What’s the best way to convince millions of Americans who haven’t been vaccinated against Covid-19 to get their shots?
A recent randomized research experiment by the UCLA Covid-19 Health and Politics Project revealed two seemingly strong incentives.
Similarly, if people asked about vaccination mean that they do not need to wear masks or social distances in public compared to the group who was told they need to be vaccinated. , The willingness to get the vaccine has increased significantly. Do those things.
The ongoing UCLA project has interviewed more than 75,000 people in the last decade. This collaboration between UCLA and Harvard physicians and social scientists measures people’s pandemic experiences and attitudes along political and economic aspects, while at the same time assessing their physical and mental health and well-being. indicate.
To assess the effectiveness of the various messages for vaccination, the project randomly assigns unvaccinated respondents to groups that view different information about the benefits of vaccination. Due to the random allocation, the composition of each group is similar. This is important. This is because researchers can conclude that the differences between groups in the intentions of the vaccinated people are the result of the message each group sees, not the result of other underlying attributes.
Last October, a group saw a message that selfishly assembled the benefits of vaccination. You are— Others have seen the message of building profits in a more social way: “It protects You are And the people around you.. There were few subtle changes. About two-thirds of people in both groups said they intend to take shots.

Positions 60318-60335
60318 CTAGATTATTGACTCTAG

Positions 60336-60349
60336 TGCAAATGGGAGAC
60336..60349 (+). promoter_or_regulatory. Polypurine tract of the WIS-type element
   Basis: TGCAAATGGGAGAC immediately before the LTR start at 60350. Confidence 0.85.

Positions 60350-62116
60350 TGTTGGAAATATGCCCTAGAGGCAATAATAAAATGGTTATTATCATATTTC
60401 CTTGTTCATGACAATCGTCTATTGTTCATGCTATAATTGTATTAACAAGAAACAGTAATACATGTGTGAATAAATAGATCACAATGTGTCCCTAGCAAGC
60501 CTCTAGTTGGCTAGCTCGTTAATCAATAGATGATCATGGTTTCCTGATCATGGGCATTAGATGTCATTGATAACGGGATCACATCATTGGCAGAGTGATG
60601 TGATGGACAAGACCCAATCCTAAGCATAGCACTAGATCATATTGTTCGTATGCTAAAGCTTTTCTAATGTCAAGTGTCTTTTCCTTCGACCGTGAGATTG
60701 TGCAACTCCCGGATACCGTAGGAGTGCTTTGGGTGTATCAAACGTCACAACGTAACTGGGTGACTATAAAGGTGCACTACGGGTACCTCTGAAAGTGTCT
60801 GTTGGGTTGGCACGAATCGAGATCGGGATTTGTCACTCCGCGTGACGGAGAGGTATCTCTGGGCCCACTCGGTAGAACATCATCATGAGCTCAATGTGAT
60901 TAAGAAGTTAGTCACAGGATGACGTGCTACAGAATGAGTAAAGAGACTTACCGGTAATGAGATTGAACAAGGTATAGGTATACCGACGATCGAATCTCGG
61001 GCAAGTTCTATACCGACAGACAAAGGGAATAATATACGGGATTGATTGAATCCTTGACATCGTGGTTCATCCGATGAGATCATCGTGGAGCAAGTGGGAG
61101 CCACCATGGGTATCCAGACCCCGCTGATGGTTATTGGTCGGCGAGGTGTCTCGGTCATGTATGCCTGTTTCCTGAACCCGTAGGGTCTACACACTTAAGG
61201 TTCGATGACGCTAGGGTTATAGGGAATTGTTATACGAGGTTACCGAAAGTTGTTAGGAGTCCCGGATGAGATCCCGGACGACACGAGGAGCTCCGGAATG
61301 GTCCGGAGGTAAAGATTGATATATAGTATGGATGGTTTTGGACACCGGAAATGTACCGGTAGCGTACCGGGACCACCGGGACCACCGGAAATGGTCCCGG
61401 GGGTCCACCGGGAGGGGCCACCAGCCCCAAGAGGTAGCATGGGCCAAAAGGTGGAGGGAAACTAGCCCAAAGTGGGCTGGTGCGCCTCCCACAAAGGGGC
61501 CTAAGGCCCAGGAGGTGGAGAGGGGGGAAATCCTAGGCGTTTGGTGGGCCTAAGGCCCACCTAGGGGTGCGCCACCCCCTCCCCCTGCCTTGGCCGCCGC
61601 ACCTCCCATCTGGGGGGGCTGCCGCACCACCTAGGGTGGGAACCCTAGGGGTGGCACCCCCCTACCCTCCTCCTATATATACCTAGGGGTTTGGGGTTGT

Another experiment investigated the persuasiveness of certain support. Proponents included prominent figures such as then-President Donald J. Trump and Dr. Anthony Fauci, but also more personal sources of medical information such as “Your Doctor.” ..
Most effects were small. Telling people that they believe the vaccine is safe and effective to doctors, pharmacists, or insurers did not have a recognizable effect on vaccination intent, but Dr. Forch’s approval did not. Increased ingestion potential by about 6 percentage points.
Politician support evoked a strong partisan reaction, and Mr. Trump’s support diminished Democratic support in 2020 and slightly increased Republican support. President Biden’s support diminished Republican support in 2021. There was a hint in 2021 that Trump’s support might increase Republican support, but the impact was much less than when he was in office.
Last month, researchers randomly assigned unvamped respondents to confirm their financial incentive message. Some people were asked about the possibility of vaccination with a $ 25 cash payment. Others were asked about receiving $ 50 or $ 100.
About one-third of the unvaccinated population says cash payments make them more likely to be shot. The profits were greatest for those in the $ 100 group and were 6 points more motivated than the $ 25 group (34% said they would be vaccinated).
The effect is greatest for unvaccinated Democrats, 48% of whom said they are more likely to be vaccinated if they pay $ 100.
Some past studies have shown that vaccine payments You can backfire, A UCLA study reports that about 15% of unvaccinated people are less motivated to get vaccinated for payment. But later in the vaccine campaign-when attention is now being hesitated-the net profit seems to be leaning towards payments.